A Time To Love - Press Release
MSNBC Newsweek Entertainment
"I Have a Vision"
Stevie Wonder discusses his work, his children and the delays in releasing his new album
Johnnie L. Roberts
June 15, 2005 Issue
Steveland Morris was signed to Motown Records in 1961 and released
his first hit record, “Fingertips,” two years later at age 12. In 1965
came Little Stevie Wonder’s worldwide hit “Uptight (Everythings
Alright),” the first in a years-long string of top 40 smashes. When his
contract ended in 1971, he balked at immediately resigning with Motown.
Instead, he recorded two albums on his own, largely solitary efforts in
which he played every instrument. Upon rejoining Motown, he delivered a
series of mostly brilliant albums, culminating with “Conversation Peace”
in 1995. Since then, Wonder’s global fan base has anxiously awaited the
next studio album as he recorded scores of songs and successive Motown
CEOs staked their careers in part on delivering the record. NEWSWEEK'S
Johnnie L. Roberts talked to Wonder recently about the travails of
producing his first studio album in a decade:
NEWSWEEK: After 10 years and two missed release dates since May, why
doesn’t Motown yet have your new recording, “A Time to Love?”
Stevie Wonder: The reason they haven’t gotten it is, I’m not ready
to give it to them. Certain [release] dates been set and changed. That’s
because I decided to do a couple extra songs that I wasn’t going to do.
If it were possible, I would have done a double CD. It’s just a matter
of me deciding what I’m saying and the statement I want to make with “A
Time to Love.” Obviously, things are a little different now than when I
was working on “Songs in the Key of Life” [Wonder’s 1976 double album],
and I had one child about to be born. Now that I have seven children,
there are different things that take the time. The good thing about
having the family and more children is there’s cause for even more to
write about and sing about. However long it will take, I’m giving the
very best I can. I have a vision, and I won’t settle for less … Probably
the most important thing is if I’ve been working on songs for 10 years,
what’s a couple more months?
The talk in Internet chat rooms suggest that your fans are becoming
increasingly frustrated by the postponements. What’s your reaction?
I can understand that. But as much as it may cause frustration,
hopefully the consequences will be they are going to be happier with the
album they will get than the one they might have got sooner. If I had
given the album two years ago, I wouldn’t have had my daughter singing
on it. When it feels right is when I do it. I can only apologize in that
I did say it was going to be out on this or that date. I’m not going to
say anything [more about a release date.] But the moment it comes out I
want them to make it No. 1.
Motown CEO Sylvia Rhone is counting on your record as the linchpin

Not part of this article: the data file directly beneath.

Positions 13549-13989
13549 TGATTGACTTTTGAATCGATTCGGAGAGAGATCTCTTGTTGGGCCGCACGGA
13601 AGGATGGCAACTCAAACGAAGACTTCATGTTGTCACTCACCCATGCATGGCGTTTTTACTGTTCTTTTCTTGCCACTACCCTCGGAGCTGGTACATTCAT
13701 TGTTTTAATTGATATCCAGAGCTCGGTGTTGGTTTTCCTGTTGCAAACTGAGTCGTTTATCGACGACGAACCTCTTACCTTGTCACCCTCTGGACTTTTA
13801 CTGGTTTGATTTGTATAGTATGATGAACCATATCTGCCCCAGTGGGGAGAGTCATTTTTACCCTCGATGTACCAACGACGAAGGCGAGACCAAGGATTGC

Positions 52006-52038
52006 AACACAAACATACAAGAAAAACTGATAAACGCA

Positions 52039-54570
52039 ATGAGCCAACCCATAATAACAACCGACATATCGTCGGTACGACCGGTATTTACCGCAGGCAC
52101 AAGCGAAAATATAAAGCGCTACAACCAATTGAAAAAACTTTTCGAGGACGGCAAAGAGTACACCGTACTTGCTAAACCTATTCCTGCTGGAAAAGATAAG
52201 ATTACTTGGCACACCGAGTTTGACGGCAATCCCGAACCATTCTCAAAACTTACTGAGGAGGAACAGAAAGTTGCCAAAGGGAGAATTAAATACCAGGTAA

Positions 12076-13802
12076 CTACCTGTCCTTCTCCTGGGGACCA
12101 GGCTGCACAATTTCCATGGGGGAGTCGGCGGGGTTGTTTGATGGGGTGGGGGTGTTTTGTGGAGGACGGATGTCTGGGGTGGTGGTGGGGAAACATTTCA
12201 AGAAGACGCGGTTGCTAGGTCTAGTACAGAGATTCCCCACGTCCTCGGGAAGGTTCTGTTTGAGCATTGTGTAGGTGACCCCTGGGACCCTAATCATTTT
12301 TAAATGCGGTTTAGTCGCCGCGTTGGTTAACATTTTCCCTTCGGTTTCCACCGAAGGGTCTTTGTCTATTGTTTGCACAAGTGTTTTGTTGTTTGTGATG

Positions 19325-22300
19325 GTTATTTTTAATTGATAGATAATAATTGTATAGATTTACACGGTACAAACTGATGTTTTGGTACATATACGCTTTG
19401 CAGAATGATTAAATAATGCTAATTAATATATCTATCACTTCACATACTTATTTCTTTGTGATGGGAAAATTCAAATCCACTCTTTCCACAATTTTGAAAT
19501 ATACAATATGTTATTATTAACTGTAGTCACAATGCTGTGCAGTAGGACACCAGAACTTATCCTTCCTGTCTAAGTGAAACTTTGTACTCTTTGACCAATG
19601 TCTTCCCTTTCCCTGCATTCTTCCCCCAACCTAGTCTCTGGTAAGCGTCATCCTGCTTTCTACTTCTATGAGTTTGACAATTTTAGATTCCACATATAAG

of her strategy for reinvigorating the label? Does your delay in turning
in the recording put her in a difficult position?
I like Sylvia’s heart. We have developed good communications. She’s
a little frustrated, and maybe there’s pressure she’s facing. I
understand all that. Obviously, they would have liked to have had it
yesterday. And I probably would liked to have had it day before
yesterday. But I wouldn’t give less than God wanted me to give. I’ve had
a chance to talk with her, and explain to her where I’m coming from and
sharing with her that I understand dates and time far more than anyone
on this planet. I just say that we have an issue where things are
happening on time or in time. I say that in time God will give me what I
need to do the album on time. In a perfect world, it would have been
great to have the album and single [“So What the Fuss”] out at the same
time. I’ve said Sylvia that when I’m done, I will bring it to them, and
they can have a press conference with me giving it to them.
Apparently, there’s concern inside Universal Music Group that the
emphasis on your project is diverting time and resources from other
Again, this is my craft, my art form. My feeling is that is my
statement, my expression. Other artists—I have nothing to do with that.
It’s my life I’m giving.
“So What the Fuss,” the first single was put out in advance of the
album, a typical strategy to herald a forthcoming release. Now, a second
single, “From the Bottom of My Heart,” has been released, despite the
fact that there’s not even a release date for the album. That seems odd.
What’s the rationale?
There was a desire [by the record company] to put out the second
single. From the very beginning, they wanted “From the Bottom of My
Heart” as the first single. But I didn’t want to do what one would
typically expect. And I don’t regret it. I’m excited that the response
to “So What the Fuss” has been interesting. I would never limit what God
has given me to one particular thing. For artists and songwriters, it’s
a challenge to do different things.